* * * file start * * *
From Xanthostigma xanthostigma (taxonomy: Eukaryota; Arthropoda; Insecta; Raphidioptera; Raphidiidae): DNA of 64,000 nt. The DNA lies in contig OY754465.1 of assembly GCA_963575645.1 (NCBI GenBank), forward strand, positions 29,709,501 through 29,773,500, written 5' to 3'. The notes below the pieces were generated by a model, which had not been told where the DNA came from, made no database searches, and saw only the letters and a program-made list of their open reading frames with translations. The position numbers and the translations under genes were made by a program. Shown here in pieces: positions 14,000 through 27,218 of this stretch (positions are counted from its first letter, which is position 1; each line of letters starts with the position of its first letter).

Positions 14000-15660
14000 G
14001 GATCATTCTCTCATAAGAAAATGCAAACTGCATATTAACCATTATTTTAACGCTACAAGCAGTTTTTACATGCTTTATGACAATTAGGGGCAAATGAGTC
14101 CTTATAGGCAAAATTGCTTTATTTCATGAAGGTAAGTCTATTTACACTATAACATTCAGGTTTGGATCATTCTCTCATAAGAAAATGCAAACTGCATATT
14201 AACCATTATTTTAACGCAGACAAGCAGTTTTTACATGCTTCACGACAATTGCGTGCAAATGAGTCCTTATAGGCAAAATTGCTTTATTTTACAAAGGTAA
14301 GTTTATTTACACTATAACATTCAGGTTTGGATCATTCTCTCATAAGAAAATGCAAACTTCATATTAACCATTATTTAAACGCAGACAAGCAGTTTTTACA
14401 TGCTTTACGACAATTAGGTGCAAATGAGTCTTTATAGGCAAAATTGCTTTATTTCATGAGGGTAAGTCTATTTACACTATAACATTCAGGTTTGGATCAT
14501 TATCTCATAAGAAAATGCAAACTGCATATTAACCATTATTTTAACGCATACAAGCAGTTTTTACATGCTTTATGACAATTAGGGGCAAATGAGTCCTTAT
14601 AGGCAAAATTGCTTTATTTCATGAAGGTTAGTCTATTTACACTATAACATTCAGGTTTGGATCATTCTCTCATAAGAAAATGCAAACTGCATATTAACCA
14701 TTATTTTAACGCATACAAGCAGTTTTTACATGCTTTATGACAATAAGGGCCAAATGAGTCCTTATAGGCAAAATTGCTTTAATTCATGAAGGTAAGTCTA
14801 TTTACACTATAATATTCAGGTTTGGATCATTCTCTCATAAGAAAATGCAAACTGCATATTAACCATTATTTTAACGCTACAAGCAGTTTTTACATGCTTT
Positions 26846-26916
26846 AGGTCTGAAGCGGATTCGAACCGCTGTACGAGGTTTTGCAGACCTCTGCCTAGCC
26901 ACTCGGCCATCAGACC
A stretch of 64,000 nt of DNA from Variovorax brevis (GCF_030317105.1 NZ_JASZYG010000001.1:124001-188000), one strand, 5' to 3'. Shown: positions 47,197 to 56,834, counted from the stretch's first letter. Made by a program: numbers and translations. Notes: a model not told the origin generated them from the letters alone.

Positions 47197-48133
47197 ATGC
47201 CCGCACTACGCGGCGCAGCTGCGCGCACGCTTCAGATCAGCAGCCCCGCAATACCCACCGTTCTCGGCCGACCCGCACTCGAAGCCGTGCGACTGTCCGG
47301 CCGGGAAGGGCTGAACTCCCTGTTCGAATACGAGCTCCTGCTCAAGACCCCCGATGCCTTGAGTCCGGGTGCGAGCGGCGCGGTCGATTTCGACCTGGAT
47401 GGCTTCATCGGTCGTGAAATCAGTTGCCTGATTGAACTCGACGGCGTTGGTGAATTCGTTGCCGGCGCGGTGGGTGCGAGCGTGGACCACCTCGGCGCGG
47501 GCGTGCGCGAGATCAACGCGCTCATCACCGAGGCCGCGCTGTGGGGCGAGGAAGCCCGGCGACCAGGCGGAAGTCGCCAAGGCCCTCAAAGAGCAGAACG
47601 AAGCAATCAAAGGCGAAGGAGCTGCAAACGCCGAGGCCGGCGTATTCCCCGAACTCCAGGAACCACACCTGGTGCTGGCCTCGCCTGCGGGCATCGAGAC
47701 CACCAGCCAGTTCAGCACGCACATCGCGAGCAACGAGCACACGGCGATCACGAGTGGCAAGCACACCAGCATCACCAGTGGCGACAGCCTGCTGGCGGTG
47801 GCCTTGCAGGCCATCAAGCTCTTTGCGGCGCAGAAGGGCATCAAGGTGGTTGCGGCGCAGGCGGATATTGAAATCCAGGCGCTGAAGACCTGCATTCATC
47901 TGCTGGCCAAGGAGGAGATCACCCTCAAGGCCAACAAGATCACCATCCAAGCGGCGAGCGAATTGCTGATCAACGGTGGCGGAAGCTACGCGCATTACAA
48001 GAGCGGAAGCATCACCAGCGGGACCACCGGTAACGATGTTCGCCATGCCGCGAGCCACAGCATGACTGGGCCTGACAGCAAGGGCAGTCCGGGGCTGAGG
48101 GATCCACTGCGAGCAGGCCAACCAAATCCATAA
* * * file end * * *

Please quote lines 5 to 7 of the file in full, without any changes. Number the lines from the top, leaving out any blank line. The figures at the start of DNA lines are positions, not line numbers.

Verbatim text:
14101 CTTATAGGCAAAATTGCTTTATTTCATGAAGGTAAGTCTATTTACACTATAACATTCAGGTTTGGATCATTCTCTCATAAGAAAATGCAAACTGCATATT
14201 AACCATTATTTTAACGCAGACAAGCAGTTTTTACATGCTTCACGACAATTGCGTGCAAATGAGTCCTTATAGGCAAAATTGCTTTATTTTACAAAGGTAA
14301 GTTTATTTACACTATAACATTCAGGTTTGGATCATTCTCTCATAAGAAAATGCAAACTTCATATTAACCATTATTTAAACGCAGACAAGCAGTTTTTACA